This paper demonstrates how knowledge of future arrivals can be used to control bulk service diffusion and oxidation processes. The objective of the research reported herein is to reduce the average time that lots spend waiting to be processed. A review of the current literature reveals that several researchers have dealt with the control of bulk service queueing systems; however, only one has addressed the use of knowledge of future arrivals and it only considered the case of a single product and a single server.This research reexamines the single product-single server case, and then explores the multiple products-single server case. For both cases, a control strategy is devised and evaluated through the use of systems simulation. The steady-state performance of each control strategy is then compared to the steady-state performance of the theoretical optimal control strategy not considering the timing of any future arrivals (i.e. a Minimum Batch Size strategy). The experimental results indicate that the control strategies developed in this paper perform well under most circumstances.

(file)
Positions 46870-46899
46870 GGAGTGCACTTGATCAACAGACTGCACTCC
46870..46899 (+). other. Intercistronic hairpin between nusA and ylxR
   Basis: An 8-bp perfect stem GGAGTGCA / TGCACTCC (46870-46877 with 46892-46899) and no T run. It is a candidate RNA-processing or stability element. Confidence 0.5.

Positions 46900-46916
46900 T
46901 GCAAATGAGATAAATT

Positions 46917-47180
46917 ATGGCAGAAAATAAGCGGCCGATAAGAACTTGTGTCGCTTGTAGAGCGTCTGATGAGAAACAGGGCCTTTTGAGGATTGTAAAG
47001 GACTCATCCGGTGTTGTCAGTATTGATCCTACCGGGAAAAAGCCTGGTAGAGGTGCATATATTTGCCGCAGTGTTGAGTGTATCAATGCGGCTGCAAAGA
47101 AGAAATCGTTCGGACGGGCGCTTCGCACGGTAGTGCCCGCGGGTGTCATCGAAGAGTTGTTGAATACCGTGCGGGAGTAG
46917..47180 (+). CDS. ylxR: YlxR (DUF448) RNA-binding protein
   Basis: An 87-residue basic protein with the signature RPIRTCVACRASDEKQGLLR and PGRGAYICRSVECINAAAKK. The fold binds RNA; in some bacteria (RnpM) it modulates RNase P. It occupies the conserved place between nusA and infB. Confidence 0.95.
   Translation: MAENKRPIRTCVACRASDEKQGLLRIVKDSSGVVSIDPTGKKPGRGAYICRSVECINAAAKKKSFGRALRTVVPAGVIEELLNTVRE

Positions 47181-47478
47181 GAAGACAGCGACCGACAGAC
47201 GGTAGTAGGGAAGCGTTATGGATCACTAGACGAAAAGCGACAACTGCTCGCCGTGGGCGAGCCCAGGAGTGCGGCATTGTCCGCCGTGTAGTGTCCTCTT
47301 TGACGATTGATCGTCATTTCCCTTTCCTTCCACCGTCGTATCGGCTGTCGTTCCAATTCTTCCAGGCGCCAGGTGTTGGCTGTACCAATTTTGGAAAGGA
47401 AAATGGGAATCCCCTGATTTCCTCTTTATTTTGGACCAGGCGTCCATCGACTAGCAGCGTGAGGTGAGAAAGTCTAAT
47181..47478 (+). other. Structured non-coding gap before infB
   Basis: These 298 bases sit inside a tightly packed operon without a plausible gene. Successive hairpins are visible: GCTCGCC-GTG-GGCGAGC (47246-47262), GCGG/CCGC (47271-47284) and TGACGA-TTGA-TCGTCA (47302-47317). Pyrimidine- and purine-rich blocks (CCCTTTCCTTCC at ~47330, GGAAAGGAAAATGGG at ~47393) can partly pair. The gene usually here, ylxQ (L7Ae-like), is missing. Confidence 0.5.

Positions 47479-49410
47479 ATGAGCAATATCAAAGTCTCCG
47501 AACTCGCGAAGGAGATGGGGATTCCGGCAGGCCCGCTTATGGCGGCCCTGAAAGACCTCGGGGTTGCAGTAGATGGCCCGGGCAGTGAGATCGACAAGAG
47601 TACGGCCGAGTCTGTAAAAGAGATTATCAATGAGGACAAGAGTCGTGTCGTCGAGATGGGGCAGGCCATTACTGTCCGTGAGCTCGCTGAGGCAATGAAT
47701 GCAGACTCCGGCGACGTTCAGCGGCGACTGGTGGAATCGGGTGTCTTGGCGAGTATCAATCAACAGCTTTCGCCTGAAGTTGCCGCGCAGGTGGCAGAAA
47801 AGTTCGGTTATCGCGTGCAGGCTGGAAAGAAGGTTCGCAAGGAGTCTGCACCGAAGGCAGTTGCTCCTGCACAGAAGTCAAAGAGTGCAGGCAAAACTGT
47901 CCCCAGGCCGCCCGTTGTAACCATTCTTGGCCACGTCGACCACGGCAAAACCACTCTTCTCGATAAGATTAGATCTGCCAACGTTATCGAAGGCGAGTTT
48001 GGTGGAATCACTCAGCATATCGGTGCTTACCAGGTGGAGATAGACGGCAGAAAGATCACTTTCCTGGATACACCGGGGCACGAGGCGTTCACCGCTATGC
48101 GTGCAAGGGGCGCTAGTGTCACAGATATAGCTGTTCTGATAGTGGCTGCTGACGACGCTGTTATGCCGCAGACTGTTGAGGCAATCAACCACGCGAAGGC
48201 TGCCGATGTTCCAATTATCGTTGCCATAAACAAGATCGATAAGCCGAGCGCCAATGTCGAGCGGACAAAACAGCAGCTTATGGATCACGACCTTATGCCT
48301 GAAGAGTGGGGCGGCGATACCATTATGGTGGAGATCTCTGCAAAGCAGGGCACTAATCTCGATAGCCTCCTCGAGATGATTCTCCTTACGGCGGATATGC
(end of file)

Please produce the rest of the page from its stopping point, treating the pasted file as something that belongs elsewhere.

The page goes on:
|Original language||English (US)|
|Number of pages||13|
|Journal||IIE Transactions (Institute of Industrial Engineers)|
|State||Published - 1992|
ASJC Scopus subject areas
- Industrial and Manufacturing Engineering